Forty kilometres south west of Millmerran on either side of the Gore Highway is small Darling Downs community Wylahra Grove Area.
Previously known as the Millmerran Rural Estates, Aboriginal tribe The Bigambul were the first inhabitants. Heavily infested with prickly pear prior to the 1930s, this area was then farmed as dairying and grazing country. Developers bought up close to 45,000 acres and started selling 20 acre blocks in 1975. They promised the earth to potential buyers yet delivered very little. People had to pay to make access roads and there were no services. But the land was cheap, around $3500 for 20 acres and many bought sight unseen.
In 1990 Sebastian and Marinette Chelo bought their block. Sebastian started life in Algeria, then met Marinette in France. With four children and another on the way, they had migrated to Australia from Grenoble, France, in 1969. The search for work took them around Australia before they settled in Queensland. They built their brick house by themselves, and then looked around for ways to help the growing community.
There was already a Progress Association and a Fire Brigade, but nowhere to meet except for people’s houses and sometimes at a roadside reserve where they held markets. Sebastian and others from the Progress Association started lobbying the Millmerran Council for land on which to build a hall, and eventually they leased part of a block on which the Scrubby Creek Fire Brigade was already established. A huge effort in fundraising by the community enabled its construction.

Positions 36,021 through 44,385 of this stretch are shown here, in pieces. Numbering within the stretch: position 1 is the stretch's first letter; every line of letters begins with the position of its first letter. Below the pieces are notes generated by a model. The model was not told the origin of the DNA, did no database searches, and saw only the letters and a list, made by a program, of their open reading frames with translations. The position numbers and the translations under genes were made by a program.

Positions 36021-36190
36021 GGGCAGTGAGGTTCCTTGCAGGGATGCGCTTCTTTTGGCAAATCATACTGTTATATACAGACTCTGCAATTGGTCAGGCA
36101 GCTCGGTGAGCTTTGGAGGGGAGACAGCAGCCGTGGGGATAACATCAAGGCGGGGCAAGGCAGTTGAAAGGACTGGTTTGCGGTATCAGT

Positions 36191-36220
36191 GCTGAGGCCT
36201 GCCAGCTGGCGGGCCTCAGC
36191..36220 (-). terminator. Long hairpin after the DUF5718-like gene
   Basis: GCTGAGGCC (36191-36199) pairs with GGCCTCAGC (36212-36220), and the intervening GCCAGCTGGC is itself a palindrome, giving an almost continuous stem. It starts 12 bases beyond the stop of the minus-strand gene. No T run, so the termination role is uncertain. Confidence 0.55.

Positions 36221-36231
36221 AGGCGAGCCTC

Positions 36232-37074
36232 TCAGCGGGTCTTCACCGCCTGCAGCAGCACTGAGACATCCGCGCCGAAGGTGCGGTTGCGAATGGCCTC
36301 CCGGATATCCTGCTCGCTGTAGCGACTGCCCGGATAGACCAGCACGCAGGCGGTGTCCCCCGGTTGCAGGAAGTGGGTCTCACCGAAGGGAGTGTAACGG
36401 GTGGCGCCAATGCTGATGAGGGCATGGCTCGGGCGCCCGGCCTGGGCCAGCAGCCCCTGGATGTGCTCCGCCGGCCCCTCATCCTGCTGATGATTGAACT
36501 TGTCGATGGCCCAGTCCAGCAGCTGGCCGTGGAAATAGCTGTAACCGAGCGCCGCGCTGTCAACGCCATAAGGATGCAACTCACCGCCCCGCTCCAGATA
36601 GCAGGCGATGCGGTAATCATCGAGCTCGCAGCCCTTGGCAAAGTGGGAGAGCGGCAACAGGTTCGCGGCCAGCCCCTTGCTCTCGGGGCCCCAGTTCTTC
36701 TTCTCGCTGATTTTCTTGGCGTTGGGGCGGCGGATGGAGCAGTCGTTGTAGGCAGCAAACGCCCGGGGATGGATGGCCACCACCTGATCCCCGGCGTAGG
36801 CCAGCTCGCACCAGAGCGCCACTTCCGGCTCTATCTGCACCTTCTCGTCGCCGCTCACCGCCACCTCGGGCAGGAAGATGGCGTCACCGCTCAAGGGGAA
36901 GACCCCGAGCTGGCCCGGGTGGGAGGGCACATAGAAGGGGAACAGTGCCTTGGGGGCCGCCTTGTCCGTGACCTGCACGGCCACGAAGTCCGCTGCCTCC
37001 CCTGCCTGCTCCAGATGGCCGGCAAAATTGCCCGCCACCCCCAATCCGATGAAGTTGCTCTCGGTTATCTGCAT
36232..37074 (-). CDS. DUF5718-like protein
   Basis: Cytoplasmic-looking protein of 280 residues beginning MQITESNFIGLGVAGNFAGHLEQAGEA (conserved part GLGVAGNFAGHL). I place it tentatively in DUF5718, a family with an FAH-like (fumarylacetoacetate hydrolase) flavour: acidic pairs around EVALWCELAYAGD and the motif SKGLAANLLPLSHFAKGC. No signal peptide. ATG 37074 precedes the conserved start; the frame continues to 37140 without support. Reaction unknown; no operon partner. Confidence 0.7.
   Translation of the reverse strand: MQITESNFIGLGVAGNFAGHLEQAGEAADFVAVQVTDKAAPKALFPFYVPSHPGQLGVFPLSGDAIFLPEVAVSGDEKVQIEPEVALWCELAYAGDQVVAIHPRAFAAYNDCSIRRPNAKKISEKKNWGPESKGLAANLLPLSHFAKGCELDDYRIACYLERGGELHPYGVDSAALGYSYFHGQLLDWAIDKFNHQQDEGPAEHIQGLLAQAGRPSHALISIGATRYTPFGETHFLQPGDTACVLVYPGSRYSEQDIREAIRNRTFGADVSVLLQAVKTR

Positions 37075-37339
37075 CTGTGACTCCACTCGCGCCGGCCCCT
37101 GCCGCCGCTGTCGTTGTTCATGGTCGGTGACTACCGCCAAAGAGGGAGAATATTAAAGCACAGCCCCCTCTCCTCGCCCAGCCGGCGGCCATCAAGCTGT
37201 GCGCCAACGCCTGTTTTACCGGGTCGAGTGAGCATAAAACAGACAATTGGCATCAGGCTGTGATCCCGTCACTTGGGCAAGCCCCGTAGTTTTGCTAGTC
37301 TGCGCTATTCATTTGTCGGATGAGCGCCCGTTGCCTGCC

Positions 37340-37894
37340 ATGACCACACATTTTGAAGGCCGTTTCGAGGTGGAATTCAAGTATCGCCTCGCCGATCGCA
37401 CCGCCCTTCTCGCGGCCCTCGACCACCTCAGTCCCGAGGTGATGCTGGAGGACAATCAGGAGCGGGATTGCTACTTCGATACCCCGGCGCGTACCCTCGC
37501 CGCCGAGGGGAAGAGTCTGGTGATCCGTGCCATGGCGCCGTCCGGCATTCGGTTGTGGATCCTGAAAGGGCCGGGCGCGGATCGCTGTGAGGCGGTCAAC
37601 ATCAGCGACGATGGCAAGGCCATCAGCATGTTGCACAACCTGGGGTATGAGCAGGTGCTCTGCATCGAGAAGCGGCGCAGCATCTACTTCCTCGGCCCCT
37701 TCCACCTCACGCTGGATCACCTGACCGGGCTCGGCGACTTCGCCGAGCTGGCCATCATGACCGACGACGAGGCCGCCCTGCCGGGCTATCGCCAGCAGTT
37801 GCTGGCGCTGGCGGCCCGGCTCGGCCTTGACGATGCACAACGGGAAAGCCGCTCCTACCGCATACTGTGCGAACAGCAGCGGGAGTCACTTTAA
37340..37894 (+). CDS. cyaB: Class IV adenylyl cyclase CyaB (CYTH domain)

Building the hall commenced with much of the labour supplied by the community. As well as his fundraising, Sebastian used his construction skills to ensure he and others built what has been called by Toowoomba Regional Council Mayor, Paul Antonio, one of the best halls in the region. The hall was opened on 31 October 1998 and has just celebrated its 20th anniversary.
Current photos show the great improvements which have been made by the Wylahra Grove Progress Association over the past few years, with more than $55,500 raised by the Committee to insulate the ceiling, install ceiling fans and exterior awnings, and install curtains and carpet tiles. The kitchen has also been totally refurbished. Guided by the hard work of the Committee, the hall is now a vital hub for the small community of less than 1000. It is open four days a week, and on Friday and Saturday evenings, as well as for monthly dinner nights and breakfast markets.
Sebastian and Marinette still live in their home at Wylahra Grove. They are typical of Australia’s many successful migrants who have contributed so much to this country.
Acknowledgement: Many thanks to Wylahra Grove Progress Association’s Historian, Norm Chapman for his extensive research and photo collection on which this article is based.
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